KFC wanted to launch its new Kentucky Burger in the Middle East. So their agency in that region, Memac Ogilvy & Mather recommended an intriguing idea: partner with 3 famous music artists in the region – Flipperachi, Moh Flow, and Shébani.
Sounds normal enough? Yeah, so far.
But, where did this partnering happen? It happened on Spotify Premium, an ad-free zone in Spotify where members have paid a premium to not see ads.
So, how did the advertising partnership between KFC and the artists work?
That’s where Memac Ogilvy thought they were being very clever.
They had asked the 3 artists to change their cover photos, bios, profile pictures and playlist titles with KFC-related photos and names! So, the profile pictures showcased the Kentucky burger, bios were rewritten to make explicitly and completely unrelated mentions of the burger and playlists were titled ‘Discover’, ‘New’, ‘Kentucky’, ‘Burger’, ‘Come & Visit’, ‘KFC’, ‘Get It’, and ‘Before It’s Too Late’, so that, seen together, it works like an ad caption.
Memac Ogilvy claimed, “Through the first-ever ad on Spotify Premium we are proving that ads can coexist with the user experience without interrupting them. The idea is a bit polarizing, but that’s what gives it traction”.
Why are brands and agencies hell-bent on fooling people in order to advertise? Spotify Premium has members paying for not seeing ads, and inserting advertising surreptitiously even inside that space is nothing but making a mockery of both the platform and the users who have asked for a certain kind of service from that platform.
This is not the first time something like this is happening, though. You already know how all this is done in print advertising – something called advertorial greyed the lines between editorial and advertising.
But, on digital and TV, things take a far, far greyer turn.
Uber Eats has been running a series for the last 2-3 years riding on the Australian Open – an ambush on the audience!
What they do: hire models to be seated in a packed Australian Open stadium, recreate the actual set-up of a real game and create their ad. They play it during a break immediately after the game’s actual break so that we, the audience, are lulled into thinking it is the real game and somehow the lead players have said something about Uber Eats on their own.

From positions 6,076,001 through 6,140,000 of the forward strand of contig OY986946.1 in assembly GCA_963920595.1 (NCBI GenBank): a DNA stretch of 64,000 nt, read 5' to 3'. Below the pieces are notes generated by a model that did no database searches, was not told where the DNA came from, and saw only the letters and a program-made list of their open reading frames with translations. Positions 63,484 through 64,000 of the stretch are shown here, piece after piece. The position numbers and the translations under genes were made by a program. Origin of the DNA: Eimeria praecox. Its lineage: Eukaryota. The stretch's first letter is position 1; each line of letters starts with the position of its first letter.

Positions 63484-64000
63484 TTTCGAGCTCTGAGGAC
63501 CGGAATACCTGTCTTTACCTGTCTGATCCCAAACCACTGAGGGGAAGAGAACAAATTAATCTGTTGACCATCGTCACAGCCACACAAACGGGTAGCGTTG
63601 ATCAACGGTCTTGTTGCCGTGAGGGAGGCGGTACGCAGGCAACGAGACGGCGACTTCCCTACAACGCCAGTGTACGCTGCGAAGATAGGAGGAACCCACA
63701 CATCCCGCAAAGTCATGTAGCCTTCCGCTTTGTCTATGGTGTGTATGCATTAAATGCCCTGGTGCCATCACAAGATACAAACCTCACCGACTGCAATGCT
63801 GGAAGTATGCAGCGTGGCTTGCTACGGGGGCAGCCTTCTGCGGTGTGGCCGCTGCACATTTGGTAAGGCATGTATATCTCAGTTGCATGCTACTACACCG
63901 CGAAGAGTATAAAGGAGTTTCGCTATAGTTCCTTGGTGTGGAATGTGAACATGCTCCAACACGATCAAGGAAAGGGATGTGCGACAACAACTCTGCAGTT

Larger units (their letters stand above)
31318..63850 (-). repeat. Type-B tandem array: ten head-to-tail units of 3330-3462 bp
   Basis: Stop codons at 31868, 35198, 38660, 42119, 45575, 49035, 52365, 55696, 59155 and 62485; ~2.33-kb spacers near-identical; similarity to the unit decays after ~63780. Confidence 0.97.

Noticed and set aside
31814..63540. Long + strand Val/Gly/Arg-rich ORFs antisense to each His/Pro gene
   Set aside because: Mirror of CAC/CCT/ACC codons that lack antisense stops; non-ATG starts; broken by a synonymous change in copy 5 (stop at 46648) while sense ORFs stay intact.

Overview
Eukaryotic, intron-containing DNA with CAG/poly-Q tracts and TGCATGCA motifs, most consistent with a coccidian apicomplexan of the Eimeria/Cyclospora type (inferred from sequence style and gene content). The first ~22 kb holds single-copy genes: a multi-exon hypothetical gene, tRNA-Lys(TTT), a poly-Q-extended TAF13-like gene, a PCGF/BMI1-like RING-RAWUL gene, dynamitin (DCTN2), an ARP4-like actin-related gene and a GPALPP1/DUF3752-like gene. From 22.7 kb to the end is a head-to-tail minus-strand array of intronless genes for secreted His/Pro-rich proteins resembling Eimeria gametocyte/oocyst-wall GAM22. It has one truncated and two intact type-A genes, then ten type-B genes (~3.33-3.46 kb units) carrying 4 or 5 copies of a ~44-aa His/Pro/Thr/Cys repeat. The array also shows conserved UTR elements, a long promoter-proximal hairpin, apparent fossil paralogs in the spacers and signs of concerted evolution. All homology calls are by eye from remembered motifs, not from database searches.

And then we figure out that the joke is on us. And that is supposed to make us go, “Aaaww, that was so clever Uber Eats. You fooled me there, didn’t you, with that extensive recreation? Let me help you make money for fooling me so convincingly!”.
Tide did something similar with NFL, in the US.
In one ad, you get a peek into the Eagles huddle where Malcolm Jenkins offers an inspirational speech to his teammates. He says, “They think they’re on their home turf, but this ain’t New York. It’s New Jersey. And nobody’s got better jerseys than us. They’re green. They’re white. They’re so clean they might as well be a Tide ad.”
In the other spot, a referee on the field calls “intentional cleanliness” on two spotless players and did not throw a flag on the play or penalize anyone but, rather, complimented them for “looking good”!
All these are made to look like actual, live footage of the game. Tide goes to great lengths trying to muddle the line between live broadcast and advertising, just like Uber Eats.
The North Face, and its agency Leo Burnett did something equally ridiculous last year through Wikipedia.
They literally hacked Wikipedia (much like how KFC and Ogilvy hacked Spotify Premium) and actually crowed about it as an achievement, till Wikipedia came down upon both of them heavily.
Why can’t all these brilliant agencies and brands use all this intelligence in doing really smart advertising that boldly is demarcated as advertising and still engages us, and makes us talk about it? There are enough and more examples for that, but the black sheep of the advertising world are doing a disservice to all those legitimate ads.